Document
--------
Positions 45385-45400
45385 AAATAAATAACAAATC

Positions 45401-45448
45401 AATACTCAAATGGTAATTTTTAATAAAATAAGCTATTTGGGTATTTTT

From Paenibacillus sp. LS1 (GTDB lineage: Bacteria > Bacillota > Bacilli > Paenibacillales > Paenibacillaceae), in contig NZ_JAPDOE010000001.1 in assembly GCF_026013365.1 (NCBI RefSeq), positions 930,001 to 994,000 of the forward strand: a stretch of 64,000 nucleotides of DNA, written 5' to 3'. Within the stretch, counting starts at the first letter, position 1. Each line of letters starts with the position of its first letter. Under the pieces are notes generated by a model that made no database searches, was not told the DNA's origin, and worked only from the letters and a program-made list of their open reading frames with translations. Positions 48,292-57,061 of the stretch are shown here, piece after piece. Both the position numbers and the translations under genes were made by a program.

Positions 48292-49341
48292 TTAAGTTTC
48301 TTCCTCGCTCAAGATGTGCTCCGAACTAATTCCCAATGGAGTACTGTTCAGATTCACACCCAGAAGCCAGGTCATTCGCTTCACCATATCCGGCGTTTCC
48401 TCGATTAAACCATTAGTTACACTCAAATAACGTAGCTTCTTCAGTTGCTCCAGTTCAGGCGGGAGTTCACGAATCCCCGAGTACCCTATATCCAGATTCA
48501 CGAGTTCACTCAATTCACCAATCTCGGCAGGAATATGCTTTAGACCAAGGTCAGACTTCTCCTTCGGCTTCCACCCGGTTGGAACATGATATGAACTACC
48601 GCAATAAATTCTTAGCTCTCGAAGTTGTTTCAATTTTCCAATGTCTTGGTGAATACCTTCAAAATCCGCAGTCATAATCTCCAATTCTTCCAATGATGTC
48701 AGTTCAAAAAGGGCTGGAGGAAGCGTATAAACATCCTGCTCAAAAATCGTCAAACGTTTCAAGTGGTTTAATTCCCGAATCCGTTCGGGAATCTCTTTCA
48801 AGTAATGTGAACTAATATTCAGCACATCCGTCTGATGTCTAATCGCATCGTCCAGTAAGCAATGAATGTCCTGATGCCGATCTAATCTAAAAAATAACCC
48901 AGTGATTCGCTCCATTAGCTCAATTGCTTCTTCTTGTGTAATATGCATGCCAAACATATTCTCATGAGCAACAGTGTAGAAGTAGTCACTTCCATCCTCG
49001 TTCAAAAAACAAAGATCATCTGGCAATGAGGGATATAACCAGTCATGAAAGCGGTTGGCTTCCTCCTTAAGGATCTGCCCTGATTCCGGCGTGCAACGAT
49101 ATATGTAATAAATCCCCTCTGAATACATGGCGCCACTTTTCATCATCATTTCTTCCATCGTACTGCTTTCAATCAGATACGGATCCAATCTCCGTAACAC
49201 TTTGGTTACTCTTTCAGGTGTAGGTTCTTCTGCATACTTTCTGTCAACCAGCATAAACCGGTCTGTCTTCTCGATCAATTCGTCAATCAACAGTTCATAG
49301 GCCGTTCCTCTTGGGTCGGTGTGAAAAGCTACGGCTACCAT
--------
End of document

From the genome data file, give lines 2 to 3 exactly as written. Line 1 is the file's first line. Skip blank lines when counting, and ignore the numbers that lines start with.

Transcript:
45385 AAATAAATAACAAATC

Positions 45401-45448